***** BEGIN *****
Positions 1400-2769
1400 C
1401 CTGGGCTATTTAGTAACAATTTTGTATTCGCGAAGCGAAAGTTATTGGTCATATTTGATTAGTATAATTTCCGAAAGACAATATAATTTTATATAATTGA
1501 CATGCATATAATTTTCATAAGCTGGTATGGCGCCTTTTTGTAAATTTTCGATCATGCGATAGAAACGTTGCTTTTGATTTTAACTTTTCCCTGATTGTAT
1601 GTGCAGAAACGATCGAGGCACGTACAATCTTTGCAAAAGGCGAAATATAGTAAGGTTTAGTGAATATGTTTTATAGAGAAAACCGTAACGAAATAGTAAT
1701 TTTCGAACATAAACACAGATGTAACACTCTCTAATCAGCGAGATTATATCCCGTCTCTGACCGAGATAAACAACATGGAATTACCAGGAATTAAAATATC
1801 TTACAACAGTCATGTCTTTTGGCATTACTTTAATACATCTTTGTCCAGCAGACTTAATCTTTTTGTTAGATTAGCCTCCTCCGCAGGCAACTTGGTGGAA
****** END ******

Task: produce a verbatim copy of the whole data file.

Positions 1400-2769
1400 C
1401 CTGGGCTATTTAGTAACAATTTTGTATTCGCGAAGCGAAAGTTATTGGTCATATTTGATTAGTATAATTTCCGAAAGACAATATAATTTTATATAATTGA
1501 CATGCATATAATTTTCATAAGCTGGTATGGCGCCTTTTTGTAAATTTTCGATCATGCGATAGAAACGTTGCTTTTGATTTTAACTTTTCCCTGATTGTAT
1601 GTGCAGAAACGATCGAGGCACGTACAATCTTTGCAAAAGGCGAAATATAGTAAGGTTTAGTGAATATGTTTTATAGAGAAAACCGTAACGAAATAGTAAT
1701 TTTCGAACATAAACACAGATGTAACACTCTCTAATCAGCGAGATTATATCCCGTCTCTGACCGAGATAAACAACATGGAATTACCAGGAATTAAAATATC
1801 TTACAACAGTCATGTCTTTTGGCATTACTTTAATACATCTTTGTCCAGCAGACTTAATCTTTTTGTTAGATTAGCCTCCTCCGCAGGCAACTTGGTGGAA